E-commerce Funnel Metrics (w/ Connor Gross, co-founder, Respoke Collection)

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This is a podcast episode titled, E-commerce Funnel Metrics (w/ Connor Gross, co-founder, Respoke Collection). The summary for this episode is: <p>Connor Gross sold his first company for seven figures when he was in college.</p><p><br></p><p>A year later, he's co-founded another company, Respoke Collections, and advises e-commerce companies on how they can level up their strategy.</p><p><br></p><p>In this episode, Connor takes Matt through the three stages of the e-commerce funnel and shares the strategies he's found most successful in getting both top-of-funnel ads and post-purchase upsells to convert. </p><p><br></p><p>Like this episode? Be sure to subscribe, leave a ⭐️⭐️⭐️⭐️⭐️⭐️&nbsp; review, and share the pod with your friends! You can connect with Matt Bilotti and Connor on Twitter at @MattBilotti, @c-gro, and @DriftPodcasts.</p>
Top of funnel e-commerce
04:01 MIN
Being strategic in how you scale ad spend
01:33 MIN
Middle of funnel e-commerce
01:53 MIN
Bottom of the funnel
01:57 MIN

Matt: Hello, and welcome to another episode of the Growth Podcast. I am your host, Matt beauti. And today I am really excited to have a friend, Connor Gross, here on the podcast. Connor is a co- founder at Respoke Collection. He is a serial entrepreneur, started a bunch of projects, businesses sold one for a whole bunch of money and today... So, he focuses mainly in e- commerce stuff, as well as some other things. But today we're going to focus on e- commerce and we're going to talk about strategies from top to bottom, how you can launch and run and improve and grow any sort of e- commerce thing that you got going on. Whether it's your business, or maybe you're thinking about starting something on the side. So, Connor, thank you so much for joining the podcast.

Connor: Matt, it's a pleasure to be on, and I'm excited to be on specifically during the time of the year too. You caught us in, like the playoffs for e- commerce. If the playoffs in The Super Bowl and stuff like that are coming up, we got Black Friday and Cyber Monday just around the corner. So I am full heads down at this point, kind of running through everything that we're about to chat about.

Matt: Love that, trying to figure out how you capitalize on it the most?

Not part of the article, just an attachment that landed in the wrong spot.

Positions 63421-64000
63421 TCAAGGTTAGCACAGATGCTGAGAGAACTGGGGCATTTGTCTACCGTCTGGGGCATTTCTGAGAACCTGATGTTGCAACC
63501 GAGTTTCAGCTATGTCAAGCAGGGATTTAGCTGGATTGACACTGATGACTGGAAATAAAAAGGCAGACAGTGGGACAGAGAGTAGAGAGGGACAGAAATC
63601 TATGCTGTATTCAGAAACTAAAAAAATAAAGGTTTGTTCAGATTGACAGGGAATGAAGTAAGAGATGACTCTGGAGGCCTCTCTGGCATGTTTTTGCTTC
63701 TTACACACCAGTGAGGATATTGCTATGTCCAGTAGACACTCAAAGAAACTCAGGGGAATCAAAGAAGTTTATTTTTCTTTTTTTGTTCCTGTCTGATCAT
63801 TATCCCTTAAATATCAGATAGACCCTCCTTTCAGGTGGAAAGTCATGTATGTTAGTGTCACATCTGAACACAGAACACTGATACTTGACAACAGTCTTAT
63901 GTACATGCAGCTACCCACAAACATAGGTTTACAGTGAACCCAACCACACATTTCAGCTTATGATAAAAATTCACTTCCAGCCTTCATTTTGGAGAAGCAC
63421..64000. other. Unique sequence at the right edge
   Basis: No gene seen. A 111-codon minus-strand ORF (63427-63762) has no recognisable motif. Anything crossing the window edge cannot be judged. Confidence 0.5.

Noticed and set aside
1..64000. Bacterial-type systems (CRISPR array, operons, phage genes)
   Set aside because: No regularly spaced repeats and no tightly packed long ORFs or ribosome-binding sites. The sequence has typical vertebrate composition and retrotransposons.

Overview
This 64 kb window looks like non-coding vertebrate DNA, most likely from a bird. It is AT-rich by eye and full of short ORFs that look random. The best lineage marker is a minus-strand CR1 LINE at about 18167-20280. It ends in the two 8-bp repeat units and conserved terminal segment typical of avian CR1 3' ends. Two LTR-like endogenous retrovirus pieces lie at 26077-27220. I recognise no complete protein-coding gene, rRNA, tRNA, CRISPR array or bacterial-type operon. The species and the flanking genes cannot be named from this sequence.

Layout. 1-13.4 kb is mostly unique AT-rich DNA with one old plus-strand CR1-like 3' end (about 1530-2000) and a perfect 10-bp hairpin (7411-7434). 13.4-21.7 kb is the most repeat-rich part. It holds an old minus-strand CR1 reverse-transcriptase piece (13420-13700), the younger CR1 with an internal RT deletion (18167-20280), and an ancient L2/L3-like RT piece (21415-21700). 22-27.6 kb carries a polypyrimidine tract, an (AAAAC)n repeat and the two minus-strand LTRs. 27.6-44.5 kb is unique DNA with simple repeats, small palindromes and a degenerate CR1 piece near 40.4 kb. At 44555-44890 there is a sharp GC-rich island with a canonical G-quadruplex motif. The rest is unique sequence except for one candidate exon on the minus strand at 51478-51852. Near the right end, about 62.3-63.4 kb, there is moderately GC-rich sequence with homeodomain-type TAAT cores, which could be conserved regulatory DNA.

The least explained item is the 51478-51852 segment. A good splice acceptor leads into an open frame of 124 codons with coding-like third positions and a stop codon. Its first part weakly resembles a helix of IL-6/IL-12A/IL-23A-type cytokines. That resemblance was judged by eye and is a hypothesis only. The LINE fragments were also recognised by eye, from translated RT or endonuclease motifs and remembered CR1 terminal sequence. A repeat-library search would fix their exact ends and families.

Connor: Yeah, absolutely. I had a call earlier on today with a couple different entrepreneurs and they're all in the e- commerce space, pretty similar industry. I was like," Honestly, guys, you don't share the number, but give me a percentage. What percentage of your revenue for the year are you making in the next month?" And they're like," Easily over 50%." I was like," Wow, that's scary." So I think right now, and I'm starting to see it on our own sales numbers too, they're really starting to ramp up. I think people are spending a lot more right now. And so if you're running an e- commerce store at the moment, you've got a really fun next 30 to 60 days.

Matt: That is awesome. I love that. Why don't we just give folks... I mean, I gave you a quick intro on you. Why don't you fill in gaps on things that people might want to know about you before we jump in?

Connor: Yeah, a hundred percent. So really it can be summarized down in a minute or so. I graduated from school about 18 months ago, so back in 2020. My co- founder and I, we started an e- commerce business in the Amazon space back when we were in college, inaudible cell phone accessories, a company called Cardly, which is stick on cardholders to the back of your phone. We scaled that up to doing a little over a million a year and sold it shortly before graduating college. Since then, now we've bought two other e- commerce businesses. And then myself and my other partner, Nick, we have now started two other e- commerce businesses as well. So total of four brands really at the moment, and they're all off Amazon. I've played the Amazon game for a long time and quickly realized it might be a race to the bottom. And I think a lot of people might disagree with me on that, but just from experience, it's a lot of trials and tribulation. And being able to do your own marketing own your own customer experience, all of that kind of stuff is a lot more fun for me now. So I'm running Respoke Collection, which is an automotive artwork brand, that lets you go and decorate your garage, office, living room, whatever, with really high- end quality automotive decor. We just launched a boat version of Respoke as well, just the other week that we're starting to get off the ground too. And I run a couple digital product businesses in the photography space and tiny house space that we do some eCommerce stuff for as well.

Matt: Love it. So you've gone through these cycles a few times now, building and launching and running e- commerce companies. So, we're going to talk about top of funnel stuff, middle of the funnel stuff, bottom of the funnel stuff. So why don't we just start at the top? How do you think about top of funnel? How do you think about driving awareness? And then we can talk about some strategies and tactics that work for you.